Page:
[Israel.pm] Some articles about the curse of code reuse.

Shlomi Fish shlomif at shlomifish.org
Mon Jan 2 05:30:12 PST 2012


Hi Erez,

On Mon, 2 Jan 2012 14:25:38 +0200
Erez Schatz <moonbuzz at gmail.com> wrote:

> On 1 January 2012 22:10, Shlomi Fish <shlomif at shlomifish.org> wrote:
> > Hi Erez,
> 
> >
> > Well, some of my Assembly code turned out to be slower than the one
> > generated by the equivalent gcc code, but I get your point.
> 
> That's another point, the idea that "those functions worked, every
> time" and other libraries are "buggy", falls short when the gcc
> optimized code performs better than your hand-crafted solution.

How so? I don't understand.

> 
> > There are differences in the behaviour
> > of Mono and the Microsoft .NET stack, and Mono is still incomplete (or was the
> > last time I checked).
> 
> Mainly because one is chasing the other, the .NET release cycle
> manages to release new features fast enough for any project to match,
> especially Mono that now has a lot of other issues.

True.

> 
> > Well, I agree that availability of the source (under a suitable licence) is a
> > necessary condition for having the bugs fixed, but I disagree that it is
> > sufficient. Even if you have the source, you may not be able to understand it.
> > Even if you understand it, you may not be able to debug it or fix it.
> 
> Which, again, goes back to the same idea of "my code is better". For a
> Knuth, or even a Spolsky, their code is probably 100% perfect, but us
> lesser beings might not be as perfect, and for those measures, might
> be better using 3rd party modules that were written by someone with a
> much better understanding of the problem space.

I have yet to hear of a software developer whose code is 100% defect-free. The
code of some people come quite close, but practically everyone has bugs in
their code. A lot of the software engineering literature is about reducing the
number of defects in one's code, and the posts on Joel on Software routinely
discussed fixing bugs or mitigating them, so I assume that Spolsky introduced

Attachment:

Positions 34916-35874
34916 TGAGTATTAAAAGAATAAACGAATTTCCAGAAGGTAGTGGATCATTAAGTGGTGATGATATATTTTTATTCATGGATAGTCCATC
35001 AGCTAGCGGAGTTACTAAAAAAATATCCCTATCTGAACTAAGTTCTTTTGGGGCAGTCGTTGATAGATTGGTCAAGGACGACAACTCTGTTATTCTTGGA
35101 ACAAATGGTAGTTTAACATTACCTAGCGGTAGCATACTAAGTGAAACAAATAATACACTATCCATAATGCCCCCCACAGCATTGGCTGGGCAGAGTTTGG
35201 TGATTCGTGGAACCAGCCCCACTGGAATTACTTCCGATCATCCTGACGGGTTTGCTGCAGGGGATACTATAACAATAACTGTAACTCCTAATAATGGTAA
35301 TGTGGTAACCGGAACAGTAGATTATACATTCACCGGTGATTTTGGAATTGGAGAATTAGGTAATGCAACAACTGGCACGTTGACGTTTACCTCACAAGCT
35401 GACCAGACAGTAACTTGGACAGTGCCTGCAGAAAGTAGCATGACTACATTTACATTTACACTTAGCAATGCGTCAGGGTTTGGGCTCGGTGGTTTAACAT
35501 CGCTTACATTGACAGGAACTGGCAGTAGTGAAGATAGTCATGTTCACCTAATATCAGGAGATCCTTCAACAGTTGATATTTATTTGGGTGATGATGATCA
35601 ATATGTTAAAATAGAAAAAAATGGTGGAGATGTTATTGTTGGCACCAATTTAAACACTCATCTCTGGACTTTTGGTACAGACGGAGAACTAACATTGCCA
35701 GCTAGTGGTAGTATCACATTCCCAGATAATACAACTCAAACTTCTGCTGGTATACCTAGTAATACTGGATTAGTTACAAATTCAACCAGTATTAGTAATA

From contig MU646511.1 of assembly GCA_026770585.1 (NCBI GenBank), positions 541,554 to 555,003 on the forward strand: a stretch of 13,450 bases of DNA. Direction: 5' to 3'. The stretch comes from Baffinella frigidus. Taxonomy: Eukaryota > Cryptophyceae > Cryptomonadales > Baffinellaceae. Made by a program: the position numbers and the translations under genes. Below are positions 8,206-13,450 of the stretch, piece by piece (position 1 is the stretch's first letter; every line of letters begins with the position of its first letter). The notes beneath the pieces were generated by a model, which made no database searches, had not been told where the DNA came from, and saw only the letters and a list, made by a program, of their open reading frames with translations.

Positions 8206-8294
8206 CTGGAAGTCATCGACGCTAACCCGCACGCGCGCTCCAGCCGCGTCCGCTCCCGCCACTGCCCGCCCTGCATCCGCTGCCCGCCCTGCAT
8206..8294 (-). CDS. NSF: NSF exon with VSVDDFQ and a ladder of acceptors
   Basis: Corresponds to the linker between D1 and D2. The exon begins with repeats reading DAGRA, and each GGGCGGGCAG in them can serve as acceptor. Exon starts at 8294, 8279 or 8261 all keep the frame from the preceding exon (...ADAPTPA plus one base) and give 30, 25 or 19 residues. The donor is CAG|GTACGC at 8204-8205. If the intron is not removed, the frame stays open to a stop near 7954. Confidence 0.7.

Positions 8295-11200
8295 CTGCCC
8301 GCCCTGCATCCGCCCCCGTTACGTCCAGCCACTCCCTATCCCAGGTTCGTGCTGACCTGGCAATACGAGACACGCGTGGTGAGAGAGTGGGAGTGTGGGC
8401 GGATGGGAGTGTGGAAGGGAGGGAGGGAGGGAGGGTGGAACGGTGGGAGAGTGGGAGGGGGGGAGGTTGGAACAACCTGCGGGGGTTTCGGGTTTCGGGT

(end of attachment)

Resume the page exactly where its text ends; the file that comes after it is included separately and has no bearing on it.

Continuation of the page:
some bugs in his code. There were also some bugs discovered in TeX, which is
Knuth's work (although for the record, not all of its code was written by
Knuth).

Moreover, even if the code you write is going to be flawless, then writing it
would be time-consuming, so usually it would be quicker to use a pre-made
solution. There is such thing as a time-to-market.

Also see:

http://zgp.org/pipermail/linux-elitists/2007-October/012249.html

> 
> > Well, we should distinguish between language extensions that are APIs
> > ( http://en.wikipedia.org/wiki/Application_programming_interface ) and between
> > such that are meta-syntactical (or maybe also meta-semantical) abstractions. For
> > example, Moose is not an API per-se, because you still need to write the
> > business logic using it (but naturally, it may be easier and the result be more
> > elegant).
> 
> I would love to see modules/libraries that prevent me from having to
> write the business logic that use it. Also, Moose is very much of an
> API to the whole MOP underneath it. I don't need to roll my own MOP or
> do any fancy stuff other than calling "use" and then using the "has
> =>" attributes to it, which are (part of) the program's interface -
> the API. Which is the same in most of programming. I could even say
> that Perl's syntax is the API of perl - the C program.
> 
> In the world of Java/.NET, this is much simpler, since every library
> is being imported (e.g. "using foo.bar.magicstuffhere") then
> instantiated "MagicStuff mstuff = new MagicStuff()" then called
> "Fooable foo = mstuff.getFooed()" regardless of what it's being used
> to, as or for, so you can look at it less as "language extension" and
> more as a strict "API". Perl, as usual, falls less to a strict
> import-instantiate-use structure, and tends to behave more like a big
> ball of wibbly wobbly API-mey wimey... stuff.

Heh, OK.

What I meant that if I use XML-LibXML (or a different XML parser), then it is an
API, because I spend less time writing an XML parser, which is something that
perl is capable of doing without any CPAN modules. Naturally, I still need to
write some of the business logic above it, but sometimes I have modules
for it too, and need only some glue-code. However, in Lisp for example, I can
define macros that do not implement business logic, but instead facilitate and
accelerate writing more future code.

So I hope you understand my diagnosis and why the ranting in the articles was
not directed at higher-level languages and language features with better
abstractions, but rather at the availability of APIs that abstract away
certain domain-specific tasks that you may run into.  

Regards,

	Shlomi Fish

-- 
-----------------------------------------------------------------
Shlomi Fish       http://www.shlomifish.org/
http://www.shlomifish.org/humour/ways_to_do_it.html

“I simply hate, detest, loathe, despise, and abhor redundancy.”
    — http://uncyclopedia.org/wiki/Redundancy

Please reply to list if it's a mailing list post - http://shlom.in/reply .


More information about the Perl mailing list